Sometimes the greatest wisdom comes from that which is the longest lived. Sixteenth century Priest, St. Vincent de Paul, described the nature of the stories we tell thusly: Humility is nothing but truth, and pride is nothing but lying. His fairly stark and binary contrast brings forward an interesting supposition. As we are increasingly identified by our persona online, how do we remain humble and still meet the expectations of the world-wide-web?
Webinars, meetings and colloquia dedicated to putting our best electronic foot forward have become ubiquitous in our inboxes. We are told that social media is an imperative to success in business – and perhaps in life. Moreover, we must carefully curate our web presence to honestly portray ourselves – but do it in a way likely to put us in the MOST positive light. Some of us clearly take the messaging to an extreme. Photos slide from optimistic to intentionally deceitful. But, who determines what’s gone too far?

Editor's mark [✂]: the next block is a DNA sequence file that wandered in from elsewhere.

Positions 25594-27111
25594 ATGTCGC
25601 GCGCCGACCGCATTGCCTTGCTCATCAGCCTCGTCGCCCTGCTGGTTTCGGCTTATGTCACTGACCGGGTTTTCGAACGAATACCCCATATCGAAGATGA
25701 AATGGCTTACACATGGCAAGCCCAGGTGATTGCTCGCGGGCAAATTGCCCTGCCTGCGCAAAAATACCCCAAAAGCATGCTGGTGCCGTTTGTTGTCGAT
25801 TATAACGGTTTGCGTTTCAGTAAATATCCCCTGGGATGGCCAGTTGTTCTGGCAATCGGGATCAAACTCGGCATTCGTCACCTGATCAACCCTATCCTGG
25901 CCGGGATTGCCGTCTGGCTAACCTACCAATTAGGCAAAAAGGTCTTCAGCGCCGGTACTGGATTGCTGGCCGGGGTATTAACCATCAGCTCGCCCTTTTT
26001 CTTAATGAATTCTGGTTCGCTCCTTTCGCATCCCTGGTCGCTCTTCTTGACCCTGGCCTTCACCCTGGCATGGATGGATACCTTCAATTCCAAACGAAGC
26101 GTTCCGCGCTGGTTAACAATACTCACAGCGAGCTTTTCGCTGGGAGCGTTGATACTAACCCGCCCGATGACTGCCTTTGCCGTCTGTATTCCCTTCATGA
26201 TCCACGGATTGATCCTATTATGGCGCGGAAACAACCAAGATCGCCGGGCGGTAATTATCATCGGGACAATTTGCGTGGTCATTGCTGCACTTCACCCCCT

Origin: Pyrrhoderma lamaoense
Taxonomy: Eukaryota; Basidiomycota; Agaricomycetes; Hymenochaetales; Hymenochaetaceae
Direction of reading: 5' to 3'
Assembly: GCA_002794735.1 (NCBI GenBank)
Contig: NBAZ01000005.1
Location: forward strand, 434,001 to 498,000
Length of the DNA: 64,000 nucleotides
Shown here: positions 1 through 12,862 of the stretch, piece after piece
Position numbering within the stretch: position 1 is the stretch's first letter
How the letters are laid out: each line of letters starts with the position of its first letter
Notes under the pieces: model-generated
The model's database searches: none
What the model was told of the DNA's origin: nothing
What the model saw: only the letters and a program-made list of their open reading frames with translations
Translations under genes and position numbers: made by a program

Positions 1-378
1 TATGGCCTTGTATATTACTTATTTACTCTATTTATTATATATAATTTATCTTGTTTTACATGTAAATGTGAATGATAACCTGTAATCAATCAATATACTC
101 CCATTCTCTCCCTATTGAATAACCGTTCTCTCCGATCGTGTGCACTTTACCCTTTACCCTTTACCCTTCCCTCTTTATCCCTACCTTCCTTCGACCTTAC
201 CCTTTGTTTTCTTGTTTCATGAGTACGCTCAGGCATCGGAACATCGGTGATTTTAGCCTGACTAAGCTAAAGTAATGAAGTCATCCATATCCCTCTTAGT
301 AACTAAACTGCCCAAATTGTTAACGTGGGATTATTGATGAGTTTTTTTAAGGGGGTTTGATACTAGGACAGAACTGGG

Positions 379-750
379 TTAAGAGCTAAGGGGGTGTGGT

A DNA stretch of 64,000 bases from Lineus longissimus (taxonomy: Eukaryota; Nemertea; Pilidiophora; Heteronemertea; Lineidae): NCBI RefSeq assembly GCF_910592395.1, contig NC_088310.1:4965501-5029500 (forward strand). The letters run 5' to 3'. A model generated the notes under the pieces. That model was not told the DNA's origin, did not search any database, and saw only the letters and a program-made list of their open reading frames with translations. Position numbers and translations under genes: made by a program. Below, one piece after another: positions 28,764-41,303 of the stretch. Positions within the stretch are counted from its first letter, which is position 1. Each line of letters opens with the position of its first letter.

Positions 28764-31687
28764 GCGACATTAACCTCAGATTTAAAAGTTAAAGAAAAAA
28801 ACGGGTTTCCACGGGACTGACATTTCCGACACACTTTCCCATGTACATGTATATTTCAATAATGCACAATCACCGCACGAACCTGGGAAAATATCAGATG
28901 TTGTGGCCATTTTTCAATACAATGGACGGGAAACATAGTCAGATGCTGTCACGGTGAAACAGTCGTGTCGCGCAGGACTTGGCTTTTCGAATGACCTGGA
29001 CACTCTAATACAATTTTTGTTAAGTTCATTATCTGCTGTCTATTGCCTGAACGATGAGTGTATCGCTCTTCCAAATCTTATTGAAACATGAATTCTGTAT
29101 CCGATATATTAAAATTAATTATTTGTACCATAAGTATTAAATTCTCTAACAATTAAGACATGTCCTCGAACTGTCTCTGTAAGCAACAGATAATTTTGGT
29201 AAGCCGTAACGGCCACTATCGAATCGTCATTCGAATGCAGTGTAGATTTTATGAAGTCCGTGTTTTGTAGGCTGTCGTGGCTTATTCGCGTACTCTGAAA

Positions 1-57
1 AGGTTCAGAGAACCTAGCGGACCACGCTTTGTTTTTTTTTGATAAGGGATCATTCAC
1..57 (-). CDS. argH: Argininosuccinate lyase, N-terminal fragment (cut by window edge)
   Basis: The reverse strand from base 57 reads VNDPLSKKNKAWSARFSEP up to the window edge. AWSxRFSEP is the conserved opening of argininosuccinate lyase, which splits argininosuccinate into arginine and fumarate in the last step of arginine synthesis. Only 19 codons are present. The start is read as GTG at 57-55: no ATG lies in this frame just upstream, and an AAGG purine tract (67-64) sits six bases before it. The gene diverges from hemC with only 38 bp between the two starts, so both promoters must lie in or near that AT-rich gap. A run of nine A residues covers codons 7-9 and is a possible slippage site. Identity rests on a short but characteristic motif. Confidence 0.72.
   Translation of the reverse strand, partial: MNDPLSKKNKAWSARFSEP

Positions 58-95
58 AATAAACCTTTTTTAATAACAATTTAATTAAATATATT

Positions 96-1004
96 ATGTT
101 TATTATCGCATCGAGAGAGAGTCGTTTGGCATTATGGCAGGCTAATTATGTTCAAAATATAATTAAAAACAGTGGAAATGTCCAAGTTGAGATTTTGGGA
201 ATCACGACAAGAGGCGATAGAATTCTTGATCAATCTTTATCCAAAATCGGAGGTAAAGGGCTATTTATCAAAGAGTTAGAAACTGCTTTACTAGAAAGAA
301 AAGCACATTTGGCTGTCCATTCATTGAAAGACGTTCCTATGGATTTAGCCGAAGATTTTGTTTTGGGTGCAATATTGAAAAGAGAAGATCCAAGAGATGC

As communities are redefined, our traditional methods of vetting affiliates are proving inadequate. Where we formerly relied upon personal recommendations, we now turn to unknown and often unidentified web-writers to direct our decision-making. A lifetime of civic involvement and network building can be supplanted by an effective and well-designed web presence. Surely, it begins to equalize access. Yet, it also brings considerable peril.
People can completely manufacture themselves on the web. Likewise, we can anonymously destroy the lives of those with whom we have some real or imagined beef. Do humility, truth, pride, and dishonesty assume completely different meanings in a digital age; or, do they carry the same standards applied in a much broader way? How do we manage to honestly advance our message above the noise of a medium which delivers lies and truth with equal speed and abundance?